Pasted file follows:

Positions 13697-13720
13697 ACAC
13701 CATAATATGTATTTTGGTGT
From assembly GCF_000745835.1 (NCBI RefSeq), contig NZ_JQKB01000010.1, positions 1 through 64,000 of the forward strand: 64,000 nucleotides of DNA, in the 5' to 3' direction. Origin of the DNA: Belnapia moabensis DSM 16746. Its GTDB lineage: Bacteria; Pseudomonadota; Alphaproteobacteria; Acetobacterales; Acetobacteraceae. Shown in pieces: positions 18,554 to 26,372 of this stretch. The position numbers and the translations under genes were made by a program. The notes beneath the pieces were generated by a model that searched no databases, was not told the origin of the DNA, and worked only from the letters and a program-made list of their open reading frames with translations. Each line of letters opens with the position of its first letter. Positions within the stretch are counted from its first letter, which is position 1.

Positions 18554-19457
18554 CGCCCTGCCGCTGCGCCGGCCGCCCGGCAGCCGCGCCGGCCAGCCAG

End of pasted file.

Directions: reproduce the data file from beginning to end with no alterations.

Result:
Positions 13697-13720
13697 ACAC
13701 CATAATATGTATTTTGGTGT
From assembly GCF_000745835.1 (NCBI RefSeq), contig NZ_JQKB01000010.1, positions 1 through 64,000 of the forward strand: 64,000 nucleotides of DNA, in the 5' to 3' direction. Origin of the DNA: Belnapia moabensis DSM 16746. Its GTDB lineage: Bacteria; Pseudomonadota; Alphaproteobacteria; Acetobacterales; Acetobacteraceae. Shown in pieces: positions 18,554 to 26,372 of this stretch. The position numbers and the translations under genes were made by a program. The notes beneath the pieces were generated by a model that searched no databases, was not told the origin of the DNA, and worked only from the letters and a program-made list of their open reading frames with translations. Each line of letters opens with the position of its first letter. Positions within the stretch are counted from its first letter, which is position 1.

Positions 18554-19457
18554 CGCCCTGCCGCTGCGCCGGCCGCCCGGCAGCCGCGCCGGCCAGCCAG